Amazon scraps plan to build a headquarters in New York City

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Maritza Silva-Farrell, executive director of ALIGN, center, speaks during a protest against Amazon outside of City Hall in New York on Jan. 30.
Maritza Silva-Farrell, executive director of ALIGN, center, speaks during a protest against Amazon outside of City Hall in New York on Jan. 30. Credit: Bloomberg

Amazon said it's pulling out of a plan to build a headquarters in New York City, after a backlash from some residents and politicians.

The e-commerce giant had pledged to hire 25,000 tech workers in coming years with an average salary of $150,000. Almost immediately after Amazon announced last year that it chose Long Island City in Queens as one of two sites to build new corporate offices, local lawmakers and community organizers began to question the project, which was backed by Governor Andrew Cuomo and New York City Mayor Bill de Blasio.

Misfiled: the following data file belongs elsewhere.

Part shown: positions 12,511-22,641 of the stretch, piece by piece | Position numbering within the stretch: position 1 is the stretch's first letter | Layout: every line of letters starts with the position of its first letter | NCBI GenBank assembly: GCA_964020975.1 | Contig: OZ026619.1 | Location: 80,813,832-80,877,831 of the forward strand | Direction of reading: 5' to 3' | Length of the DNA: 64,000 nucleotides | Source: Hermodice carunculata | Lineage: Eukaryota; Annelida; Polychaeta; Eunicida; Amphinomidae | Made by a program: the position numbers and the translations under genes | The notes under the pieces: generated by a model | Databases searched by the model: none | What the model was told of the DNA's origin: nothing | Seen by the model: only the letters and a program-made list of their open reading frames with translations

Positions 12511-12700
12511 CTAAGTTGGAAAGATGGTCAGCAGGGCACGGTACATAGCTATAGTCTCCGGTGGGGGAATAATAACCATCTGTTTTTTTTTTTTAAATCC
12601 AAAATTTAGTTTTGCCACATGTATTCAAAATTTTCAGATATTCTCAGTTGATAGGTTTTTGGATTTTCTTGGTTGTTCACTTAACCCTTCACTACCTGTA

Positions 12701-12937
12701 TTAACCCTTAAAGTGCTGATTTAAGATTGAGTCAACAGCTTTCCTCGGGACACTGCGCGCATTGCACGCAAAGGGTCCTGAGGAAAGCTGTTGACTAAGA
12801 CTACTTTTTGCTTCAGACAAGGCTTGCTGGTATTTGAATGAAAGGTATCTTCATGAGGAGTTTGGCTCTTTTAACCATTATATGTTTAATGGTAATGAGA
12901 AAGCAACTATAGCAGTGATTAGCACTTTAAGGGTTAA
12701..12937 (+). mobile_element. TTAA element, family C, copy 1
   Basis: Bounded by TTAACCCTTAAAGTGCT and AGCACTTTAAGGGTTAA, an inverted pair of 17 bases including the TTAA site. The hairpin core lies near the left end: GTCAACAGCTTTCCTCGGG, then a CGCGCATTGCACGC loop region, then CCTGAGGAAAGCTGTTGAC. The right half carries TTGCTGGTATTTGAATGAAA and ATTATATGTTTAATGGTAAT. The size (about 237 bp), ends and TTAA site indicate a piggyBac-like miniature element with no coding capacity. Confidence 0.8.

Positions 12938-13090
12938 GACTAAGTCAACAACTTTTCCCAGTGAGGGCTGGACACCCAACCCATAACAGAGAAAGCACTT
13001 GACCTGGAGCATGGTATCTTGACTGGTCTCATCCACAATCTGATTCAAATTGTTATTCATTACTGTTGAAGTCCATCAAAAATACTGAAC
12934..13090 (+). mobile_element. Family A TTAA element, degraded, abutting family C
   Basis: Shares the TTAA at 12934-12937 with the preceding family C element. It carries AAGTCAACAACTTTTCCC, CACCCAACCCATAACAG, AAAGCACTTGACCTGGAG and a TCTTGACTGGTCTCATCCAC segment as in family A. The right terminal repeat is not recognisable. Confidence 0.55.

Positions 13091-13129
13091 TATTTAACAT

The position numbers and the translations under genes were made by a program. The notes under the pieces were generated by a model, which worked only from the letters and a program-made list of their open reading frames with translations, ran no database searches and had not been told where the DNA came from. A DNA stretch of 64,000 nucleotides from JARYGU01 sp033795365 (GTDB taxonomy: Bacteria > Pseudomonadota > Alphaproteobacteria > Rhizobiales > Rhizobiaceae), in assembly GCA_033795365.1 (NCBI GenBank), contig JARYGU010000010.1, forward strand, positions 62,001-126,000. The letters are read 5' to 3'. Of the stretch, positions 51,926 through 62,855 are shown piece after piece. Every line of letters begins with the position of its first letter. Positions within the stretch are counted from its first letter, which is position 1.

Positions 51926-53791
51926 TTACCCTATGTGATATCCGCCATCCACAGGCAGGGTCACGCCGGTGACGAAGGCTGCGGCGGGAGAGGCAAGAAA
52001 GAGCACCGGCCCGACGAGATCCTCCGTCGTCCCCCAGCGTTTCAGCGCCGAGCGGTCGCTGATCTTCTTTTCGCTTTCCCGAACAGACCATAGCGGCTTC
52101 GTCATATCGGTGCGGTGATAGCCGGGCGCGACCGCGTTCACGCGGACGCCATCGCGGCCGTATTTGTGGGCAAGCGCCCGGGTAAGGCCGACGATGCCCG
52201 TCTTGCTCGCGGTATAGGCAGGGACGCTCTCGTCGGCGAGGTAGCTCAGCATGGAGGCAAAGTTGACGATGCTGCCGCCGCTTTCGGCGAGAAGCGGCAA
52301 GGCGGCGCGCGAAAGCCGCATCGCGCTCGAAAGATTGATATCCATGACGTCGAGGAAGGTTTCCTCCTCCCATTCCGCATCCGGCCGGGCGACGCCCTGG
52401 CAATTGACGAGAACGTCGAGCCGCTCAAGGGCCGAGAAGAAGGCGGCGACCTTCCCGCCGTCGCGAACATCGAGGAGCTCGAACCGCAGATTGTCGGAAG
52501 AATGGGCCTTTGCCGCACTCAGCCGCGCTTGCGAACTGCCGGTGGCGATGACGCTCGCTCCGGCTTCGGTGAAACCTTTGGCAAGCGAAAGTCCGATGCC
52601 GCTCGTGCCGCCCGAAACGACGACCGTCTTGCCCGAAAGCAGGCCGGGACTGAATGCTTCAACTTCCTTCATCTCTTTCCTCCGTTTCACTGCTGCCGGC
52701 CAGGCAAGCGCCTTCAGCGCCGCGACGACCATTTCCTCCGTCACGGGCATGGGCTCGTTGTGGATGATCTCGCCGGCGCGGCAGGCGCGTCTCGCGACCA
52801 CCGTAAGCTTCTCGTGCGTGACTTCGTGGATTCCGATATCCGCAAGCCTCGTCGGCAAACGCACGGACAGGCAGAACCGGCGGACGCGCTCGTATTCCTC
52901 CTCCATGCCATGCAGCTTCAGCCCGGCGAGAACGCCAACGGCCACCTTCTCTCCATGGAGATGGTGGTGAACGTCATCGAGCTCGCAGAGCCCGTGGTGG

"While polls show that 70 percent of New Yorkers support our plans and investment, a number of state and local politicians have made it clear that they oppose our presence and will not work with us to build the type of relationships that are required to go forward with the project we and many others envisioned in Long Island City," Amazon said in a statement.

Amazon -- the largest online retailer, run by the world's richest man -- was criticized for almost $3 billion of financial incentives the company won from the city and New York state. There were also concerns that an influx of new, highly paid workers might have pushed out existing residents and added to congestion on the already-overcrowded subway.

"We do not intend to re-open the HQ2 search at this time," Amazon said. The Seattle-based company plans to proceed with other major new offices in Northern Virginia and Nashville. "We will continue to hire and grow across our 17 corporate offices and tech hubs in the U.S. and Canada," it added.

-- Bloomberg News

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